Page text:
Free Content Factors associated with declining numbers of chronic tuberculosis excretors in Japan

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Abstract:

SETTING: Japan's National Tuberculosis Programme (NTP).

OBJECTIVES: To determine and assess the chronological change of chronic excretors.

DESIGN: We compared two groups of chronic excretors (continuous excretion of TB bacilli in the last 2 years) classified by time of registration; the first group was registered from 1991 to 1997, and the second from 1998 to 2004. The epidemiological situation and the NTP were also compared.

RESULT: There were 481 cases in the first group, comprising 0.17% of registered cases, and 159 cases in the second group, comprising 0.06%. Stratified analysis by treatment regimen and TB category confirmed a decrease in the ratio of chronic excretors in all sub-groups. Human factors such as non-adherence, no drug susceptibility testing (DST) on initiation of treatment and inadequate modification of treatment in new sputum smear-positive cases were more frequent in the first group than in the second (37.0% vs. 28.9%, 19.5% vs. 10.7%, 36.8% vs. 19.5%, P < 0.05). Other known risk factors, such as interruption due to side effects and complication of diabetes and/or alcoholism, were similarly distributed.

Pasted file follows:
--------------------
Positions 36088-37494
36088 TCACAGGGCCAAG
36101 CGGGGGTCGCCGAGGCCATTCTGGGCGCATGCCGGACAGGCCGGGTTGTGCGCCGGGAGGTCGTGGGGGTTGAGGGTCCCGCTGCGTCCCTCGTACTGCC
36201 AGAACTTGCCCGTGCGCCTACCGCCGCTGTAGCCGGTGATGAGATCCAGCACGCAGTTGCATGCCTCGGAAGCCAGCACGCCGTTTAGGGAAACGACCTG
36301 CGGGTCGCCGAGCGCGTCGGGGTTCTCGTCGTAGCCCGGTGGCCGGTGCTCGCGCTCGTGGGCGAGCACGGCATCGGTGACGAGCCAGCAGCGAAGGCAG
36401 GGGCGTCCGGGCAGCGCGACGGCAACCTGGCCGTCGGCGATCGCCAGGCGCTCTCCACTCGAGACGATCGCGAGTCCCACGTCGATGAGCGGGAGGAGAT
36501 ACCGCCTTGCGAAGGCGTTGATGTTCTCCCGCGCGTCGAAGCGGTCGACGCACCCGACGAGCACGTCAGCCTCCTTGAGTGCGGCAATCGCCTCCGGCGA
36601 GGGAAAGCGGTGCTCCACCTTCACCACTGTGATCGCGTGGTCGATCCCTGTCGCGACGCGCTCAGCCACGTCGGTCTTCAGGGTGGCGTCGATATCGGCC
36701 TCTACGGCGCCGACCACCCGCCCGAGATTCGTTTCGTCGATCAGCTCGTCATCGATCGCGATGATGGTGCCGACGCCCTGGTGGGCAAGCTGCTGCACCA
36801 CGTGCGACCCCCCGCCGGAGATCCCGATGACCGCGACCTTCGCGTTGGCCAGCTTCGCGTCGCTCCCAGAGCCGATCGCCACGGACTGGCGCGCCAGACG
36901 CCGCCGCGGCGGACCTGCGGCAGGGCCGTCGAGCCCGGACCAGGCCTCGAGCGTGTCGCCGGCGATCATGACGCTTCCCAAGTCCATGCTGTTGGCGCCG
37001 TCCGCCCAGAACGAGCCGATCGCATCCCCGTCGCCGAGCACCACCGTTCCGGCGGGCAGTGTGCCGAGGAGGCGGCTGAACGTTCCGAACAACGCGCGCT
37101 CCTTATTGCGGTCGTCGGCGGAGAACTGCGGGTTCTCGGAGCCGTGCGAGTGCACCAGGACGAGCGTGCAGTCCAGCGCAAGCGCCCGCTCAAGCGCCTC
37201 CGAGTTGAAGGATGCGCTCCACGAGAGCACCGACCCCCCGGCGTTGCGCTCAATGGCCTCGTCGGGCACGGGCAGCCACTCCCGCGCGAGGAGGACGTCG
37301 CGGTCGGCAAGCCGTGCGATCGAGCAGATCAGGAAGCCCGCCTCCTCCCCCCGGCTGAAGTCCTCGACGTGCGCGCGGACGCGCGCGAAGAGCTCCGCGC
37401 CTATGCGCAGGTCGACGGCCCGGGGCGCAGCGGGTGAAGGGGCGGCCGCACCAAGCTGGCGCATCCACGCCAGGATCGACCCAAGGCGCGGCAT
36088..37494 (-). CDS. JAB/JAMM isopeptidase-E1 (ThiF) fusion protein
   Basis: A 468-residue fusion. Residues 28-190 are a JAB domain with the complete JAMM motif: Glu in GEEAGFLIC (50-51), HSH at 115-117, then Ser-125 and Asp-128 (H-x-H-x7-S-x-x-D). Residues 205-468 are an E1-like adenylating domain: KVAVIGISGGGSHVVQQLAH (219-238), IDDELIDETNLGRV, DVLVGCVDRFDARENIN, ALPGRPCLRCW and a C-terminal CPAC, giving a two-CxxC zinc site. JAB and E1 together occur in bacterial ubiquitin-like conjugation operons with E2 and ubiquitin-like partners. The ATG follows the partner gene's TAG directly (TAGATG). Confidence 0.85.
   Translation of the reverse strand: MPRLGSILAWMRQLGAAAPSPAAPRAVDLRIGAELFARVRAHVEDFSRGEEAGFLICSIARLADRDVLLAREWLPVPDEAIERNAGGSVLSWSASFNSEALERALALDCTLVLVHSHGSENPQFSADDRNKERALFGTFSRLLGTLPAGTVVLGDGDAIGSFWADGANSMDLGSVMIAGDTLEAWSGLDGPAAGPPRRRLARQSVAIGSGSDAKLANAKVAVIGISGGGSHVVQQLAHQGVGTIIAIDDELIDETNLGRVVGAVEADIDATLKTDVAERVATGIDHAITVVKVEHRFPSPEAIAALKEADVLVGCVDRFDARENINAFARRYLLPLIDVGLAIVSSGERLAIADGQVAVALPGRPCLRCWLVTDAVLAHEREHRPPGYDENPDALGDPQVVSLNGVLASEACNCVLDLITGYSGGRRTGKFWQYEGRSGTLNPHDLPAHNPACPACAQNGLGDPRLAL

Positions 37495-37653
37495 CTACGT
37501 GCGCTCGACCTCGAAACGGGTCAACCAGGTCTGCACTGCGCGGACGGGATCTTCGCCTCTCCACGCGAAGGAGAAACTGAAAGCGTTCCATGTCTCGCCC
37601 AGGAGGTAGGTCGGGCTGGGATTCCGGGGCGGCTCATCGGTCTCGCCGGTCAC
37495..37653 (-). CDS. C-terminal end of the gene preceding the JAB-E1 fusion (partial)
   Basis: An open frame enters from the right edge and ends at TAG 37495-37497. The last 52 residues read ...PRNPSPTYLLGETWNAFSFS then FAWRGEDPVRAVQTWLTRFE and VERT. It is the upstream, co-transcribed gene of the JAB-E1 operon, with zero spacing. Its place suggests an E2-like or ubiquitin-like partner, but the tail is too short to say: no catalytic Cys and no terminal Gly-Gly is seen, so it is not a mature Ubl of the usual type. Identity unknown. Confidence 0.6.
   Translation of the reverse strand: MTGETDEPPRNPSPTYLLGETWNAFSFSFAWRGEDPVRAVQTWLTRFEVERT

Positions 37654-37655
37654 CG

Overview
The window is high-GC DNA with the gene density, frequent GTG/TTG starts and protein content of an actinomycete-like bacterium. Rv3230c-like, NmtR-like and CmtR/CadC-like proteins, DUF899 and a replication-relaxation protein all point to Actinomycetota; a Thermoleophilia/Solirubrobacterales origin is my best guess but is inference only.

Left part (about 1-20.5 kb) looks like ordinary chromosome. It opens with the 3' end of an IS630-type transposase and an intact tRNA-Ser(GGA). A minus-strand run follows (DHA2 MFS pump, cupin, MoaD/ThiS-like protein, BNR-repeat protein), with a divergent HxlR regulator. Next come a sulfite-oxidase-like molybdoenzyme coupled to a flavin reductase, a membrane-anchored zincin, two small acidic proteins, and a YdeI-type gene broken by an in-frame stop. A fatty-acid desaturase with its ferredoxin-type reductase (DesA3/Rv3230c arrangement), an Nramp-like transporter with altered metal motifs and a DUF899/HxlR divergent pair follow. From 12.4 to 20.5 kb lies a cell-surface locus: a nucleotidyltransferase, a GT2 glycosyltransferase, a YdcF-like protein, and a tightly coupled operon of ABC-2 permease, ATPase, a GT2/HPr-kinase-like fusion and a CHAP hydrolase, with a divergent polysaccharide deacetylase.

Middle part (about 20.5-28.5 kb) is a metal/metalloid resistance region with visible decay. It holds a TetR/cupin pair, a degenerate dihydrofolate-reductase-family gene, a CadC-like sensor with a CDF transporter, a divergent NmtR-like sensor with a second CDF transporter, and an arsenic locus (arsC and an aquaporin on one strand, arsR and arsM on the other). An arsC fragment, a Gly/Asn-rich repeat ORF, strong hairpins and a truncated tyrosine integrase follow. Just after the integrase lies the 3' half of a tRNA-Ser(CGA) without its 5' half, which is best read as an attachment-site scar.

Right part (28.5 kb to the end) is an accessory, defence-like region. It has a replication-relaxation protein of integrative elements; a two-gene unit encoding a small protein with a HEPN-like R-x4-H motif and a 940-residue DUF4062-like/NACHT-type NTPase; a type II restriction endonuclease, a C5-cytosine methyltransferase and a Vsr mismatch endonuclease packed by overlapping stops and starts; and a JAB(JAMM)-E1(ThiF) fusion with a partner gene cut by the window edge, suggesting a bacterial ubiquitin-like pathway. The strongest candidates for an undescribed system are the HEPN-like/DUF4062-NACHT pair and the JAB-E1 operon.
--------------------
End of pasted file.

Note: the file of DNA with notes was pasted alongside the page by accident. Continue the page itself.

CONCLUSION: The decline in chronic excretors has been associated with the DOTS strategy, baseline DST and appropriate modification of treatment regimen in new sputum smear-positive cases.

Keywords: DOTS; chronics; tuberculosis

Document Type: Regular Paper

Affiliations: Research Institute of Tuberculosis, Japan Anti-Tuberculosis Association, Tokyo, Japan

Publication date: February 1, 2011

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  • The International Journal of Tuberculosis and Lung Disease publishes articles on all aspects of lung health, including public health-related issues such as training programmes, cost-benefit analysis, legislation, epidemiology, intervention studies and health systems research. The IJTLD is dedicated to the continuing education of physicians and health personnel and the dissemination of information on tuberculosis and lung health world-wide.

    Certain IJTLD articles are selected for translation into French, Spanish, Chinese or Russian. They are available on the Union website

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